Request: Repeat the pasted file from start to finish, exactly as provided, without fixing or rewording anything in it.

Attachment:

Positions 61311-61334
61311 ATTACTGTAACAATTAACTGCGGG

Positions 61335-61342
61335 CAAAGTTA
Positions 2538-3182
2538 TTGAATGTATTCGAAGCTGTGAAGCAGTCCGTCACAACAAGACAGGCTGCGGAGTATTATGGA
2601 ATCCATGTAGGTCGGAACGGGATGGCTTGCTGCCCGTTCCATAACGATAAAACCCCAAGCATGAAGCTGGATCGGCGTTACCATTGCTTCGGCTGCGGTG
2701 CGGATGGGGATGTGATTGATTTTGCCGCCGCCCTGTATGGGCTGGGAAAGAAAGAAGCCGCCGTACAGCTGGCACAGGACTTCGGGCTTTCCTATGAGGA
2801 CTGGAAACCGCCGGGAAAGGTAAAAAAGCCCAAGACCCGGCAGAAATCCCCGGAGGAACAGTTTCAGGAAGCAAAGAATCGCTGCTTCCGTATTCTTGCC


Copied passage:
Positions 61311-61334
61311 ATTACTGTAACAATTAACTGCGGG

Positions 61335-61342
61335 CAAAGTTA
Positions 2538-3182
2538 TTGAATGTATTCGAAGCTGTGAAGCAGTCCGTCACAACAAGACAGGCTGCGGAGTATTATGGA
2601 ATCCATGTAGGTCGGAACGGGATGGCTTGCTGCCCGTTCCATAACGATAAAACCCCAAGCATGAAGCTGGATCGGCGTTACCATTGCTTCGGCTGCGGTG
2701 CGGATGGGGATGTGATTGATTTTGCCGCCGCCCTGTATGGGCTGGGAAAGAAAGAAGCCGCCGTACAGCTGGCACAGGACTTCGGGCTTTCCTATGAGGA
2801 CTGGAAACCGCCGGGAAAGGTAAAAAAGCCCAAGACCCGGCAGAAATCCCCGGAGGAACAGTTTCAGGAAGCAAAGAATCGCTGCTTCCGTATTCTTGCC